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Universal Studios Home Video presents

Dune: Extended Edition (1984)

"My name is a killing word."- Paul Muad'Dib (Kyle MacLachlan)

Stars: Kyle MacLachlan, Francesca Annis, Sean Young, Kenneth Macmillan, Sting, Freddie Jones, Dean Stockwell, Patrick Stewart, Jurgen Prochnow, Everett McGill
Other Stars: Richard Jordan, Max Von Sydow, Jack Nance, Brad Dourif, Jose Ferrer, Virginia Madsen, Sian Phillips
Director: David Lynch

MPAA Rating: PG-13 for violence, adult themes, moderate gore
Run Time: 02h:16m:19s
Release Date: 2006-01-31
Genre: sci-fi

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Style
Grade
Substance
Grade
Image Transfer
Grade
Audio Transfer
Grade
Extras
Grade
A B+BB B

 

DVD Review

I know this cinematic version of Dune has its share of detractors, as it has ever since its debut in 1984 when critics buried it and audiences largely ignored it, finding the Star Wars films more their science fiction speed, rather than David Lynch's admittedly offbeat film. Over time, though, it has found a passionate fanbase, as films like this often do. Part of the fascination with Dune resides in its status as a compromised film. Lynch found himself in a situation where he lacked control over the final product, and did his best to put together a finished product made to someone else's requirements. Compounding his unhappiness with the experience of making the film was Universal's hamfisted production of an extended cut for television. The extended version contains several interesting scenes left out of the Lynch cut, but the overall movie is so badly put together, with unfinished effects and repeated use of shots. Lynch understandably removed his name from this version, substituting "Alan Smithee" for his directorial credit and "Judas Booth" (testifying to his feelings of betrayal) for his writing credit.

And so, for years, Dune has remained one of those "what if" titles, and each subsequent DVD release of it around the world is quickly analyzed and chewed over by die-hards online. When word leaked that Universal was trying to get Lynch to piece together something resembling his preferred version, many fans, while skeptical to say the least, held out some tiny hope that it would happen. Needless to say, Lynch decided against working on the film again, but Universal has provided something no one expected, which is a widescreen version of the disdained television cut, in addition to presenting some deleted scenes on video for the first time. If anything, Universal should be lauded for this decision, as it will allow fans to have fun putting together their own ideal versions of the film, something some are no doubt already working on. The billing of this release as the "extended edition" may lead the unititiated to assume the longer version is the better one, but that is not the case.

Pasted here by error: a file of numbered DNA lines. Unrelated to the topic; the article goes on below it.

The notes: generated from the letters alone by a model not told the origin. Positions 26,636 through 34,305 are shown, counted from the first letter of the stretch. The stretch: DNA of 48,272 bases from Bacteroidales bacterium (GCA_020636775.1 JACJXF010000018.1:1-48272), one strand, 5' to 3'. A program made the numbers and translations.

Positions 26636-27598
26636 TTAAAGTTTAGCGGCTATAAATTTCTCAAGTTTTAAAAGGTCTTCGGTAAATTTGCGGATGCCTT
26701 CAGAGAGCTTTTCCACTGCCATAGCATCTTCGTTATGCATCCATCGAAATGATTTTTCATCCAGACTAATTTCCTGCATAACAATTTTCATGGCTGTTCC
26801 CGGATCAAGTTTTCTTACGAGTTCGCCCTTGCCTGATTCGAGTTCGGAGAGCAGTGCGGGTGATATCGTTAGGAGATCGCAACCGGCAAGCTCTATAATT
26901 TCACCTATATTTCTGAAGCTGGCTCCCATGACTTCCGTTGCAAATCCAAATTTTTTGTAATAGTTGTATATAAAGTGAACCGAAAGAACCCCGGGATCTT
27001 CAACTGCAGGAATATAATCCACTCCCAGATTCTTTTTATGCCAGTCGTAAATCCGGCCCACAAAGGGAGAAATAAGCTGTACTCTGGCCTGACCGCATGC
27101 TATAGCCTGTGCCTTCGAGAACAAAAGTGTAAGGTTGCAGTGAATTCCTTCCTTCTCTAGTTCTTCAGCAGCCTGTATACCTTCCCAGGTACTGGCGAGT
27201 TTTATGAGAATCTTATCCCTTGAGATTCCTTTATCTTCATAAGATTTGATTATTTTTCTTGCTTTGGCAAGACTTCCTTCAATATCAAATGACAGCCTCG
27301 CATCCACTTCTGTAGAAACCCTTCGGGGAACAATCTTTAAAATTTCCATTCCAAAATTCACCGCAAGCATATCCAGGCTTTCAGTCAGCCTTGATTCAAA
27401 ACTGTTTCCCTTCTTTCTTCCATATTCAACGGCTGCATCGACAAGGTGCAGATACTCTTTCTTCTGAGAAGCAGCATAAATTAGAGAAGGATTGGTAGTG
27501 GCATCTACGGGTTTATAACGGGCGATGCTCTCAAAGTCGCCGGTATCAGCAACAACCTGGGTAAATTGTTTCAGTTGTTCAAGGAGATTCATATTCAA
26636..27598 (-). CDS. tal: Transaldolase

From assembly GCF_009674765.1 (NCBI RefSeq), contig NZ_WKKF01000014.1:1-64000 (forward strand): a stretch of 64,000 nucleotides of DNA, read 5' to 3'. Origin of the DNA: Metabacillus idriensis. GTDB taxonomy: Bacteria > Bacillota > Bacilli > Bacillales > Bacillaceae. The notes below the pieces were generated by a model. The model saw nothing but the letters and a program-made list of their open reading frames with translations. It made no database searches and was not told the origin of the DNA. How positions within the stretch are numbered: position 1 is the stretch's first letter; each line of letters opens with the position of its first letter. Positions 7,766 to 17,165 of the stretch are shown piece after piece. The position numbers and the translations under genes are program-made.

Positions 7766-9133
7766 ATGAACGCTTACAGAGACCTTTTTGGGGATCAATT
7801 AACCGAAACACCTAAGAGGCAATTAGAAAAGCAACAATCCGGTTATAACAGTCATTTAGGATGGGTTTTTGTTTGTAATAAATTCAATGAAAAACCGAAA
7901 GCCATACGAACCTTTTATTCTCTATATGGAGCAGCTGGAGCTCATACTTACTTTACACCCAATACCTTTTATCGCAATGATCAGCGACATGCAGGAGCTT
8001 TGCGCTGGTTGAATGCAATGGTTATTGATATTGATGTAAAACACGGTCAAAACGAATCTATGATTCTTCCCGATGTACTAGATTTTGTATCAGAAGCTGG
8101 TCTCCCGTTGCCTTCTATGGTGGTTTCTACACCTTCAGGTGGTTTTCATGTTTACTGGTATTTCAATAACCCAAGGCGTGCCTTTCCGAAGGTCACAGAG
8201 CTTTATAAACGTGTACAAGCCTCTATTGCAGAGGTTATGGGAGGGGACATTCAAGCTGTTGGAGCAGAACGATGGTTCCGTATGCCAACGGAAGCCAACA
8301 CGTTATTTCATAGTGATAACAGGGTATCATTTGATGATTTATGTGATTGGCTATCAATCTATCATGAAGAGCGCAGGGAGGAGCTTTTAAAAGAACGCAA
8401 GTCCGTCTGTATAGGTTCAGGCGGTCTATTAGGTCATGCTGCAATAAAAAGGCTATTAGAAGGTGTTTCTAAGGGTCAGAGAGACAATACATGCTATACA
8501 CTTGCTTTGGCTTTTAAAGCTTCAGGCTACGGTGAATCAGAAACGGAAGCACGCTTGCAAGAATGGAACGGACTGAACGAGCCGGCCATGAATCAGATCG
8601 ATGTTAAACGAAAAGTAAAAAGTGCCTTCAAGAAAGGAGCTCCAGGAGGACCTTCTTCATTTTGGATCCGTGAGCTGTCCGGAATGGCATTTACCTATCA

Adapted from Frank Herbert's classic novel, Dune manages to encapsulate the basic plotline of the book well enough, with some Lynchian additions and an ending that rather goes against Herbert's original intentions. The story's plot was considered complex enough that Universal supplied audiences with a glossary sheet when the film was in its initial release (something they have done with this release as well). I still recall being bewildered at a film I had to read an explanation sheet for prior to viewing, but I don't recall being especially confused by what was going on. What was going on (as simply as possible) is the struggle over the planet Arrakis, where a critical spice, known as melange, is exclusively produced. The Harkonnens (one of the aristocratic "houses" of the universe) have been the caretakers of the planet, but that duty is being passed to House Atreides, a plan set in motion by the Emperor (Jose Ferrer) in order to facilitate the destruction of the Atreides, who he feels are becoming a threat to his power. Mixed into that is a women's religious sect, the Bene Gesserit, who have been secretly manipulating aristocratic breeding to produce a so-called "super being," the Kwisatz Haderach, whom they will control. Paul Atreides (Kyle Maclachlan), son of the Atreides leader, catches the Bene Gesserit's interest, but before anything can be done about him, the Emperor and the Harkonnens have sprung their trap, and the Atreides look to be destroyed. Paul and his mother Jessica (Francesca Annis), a member of the Bene Gesserit herself, escape to the deserts of Arrakis, where they take up with the secret power of Arrakis: the Fremen, a race of desert dwellers awaiting a long-prophecied messiah. Becoming their leader, Paul sets in motion a plan to gain revenge for his father's death and become that which he is destined to be.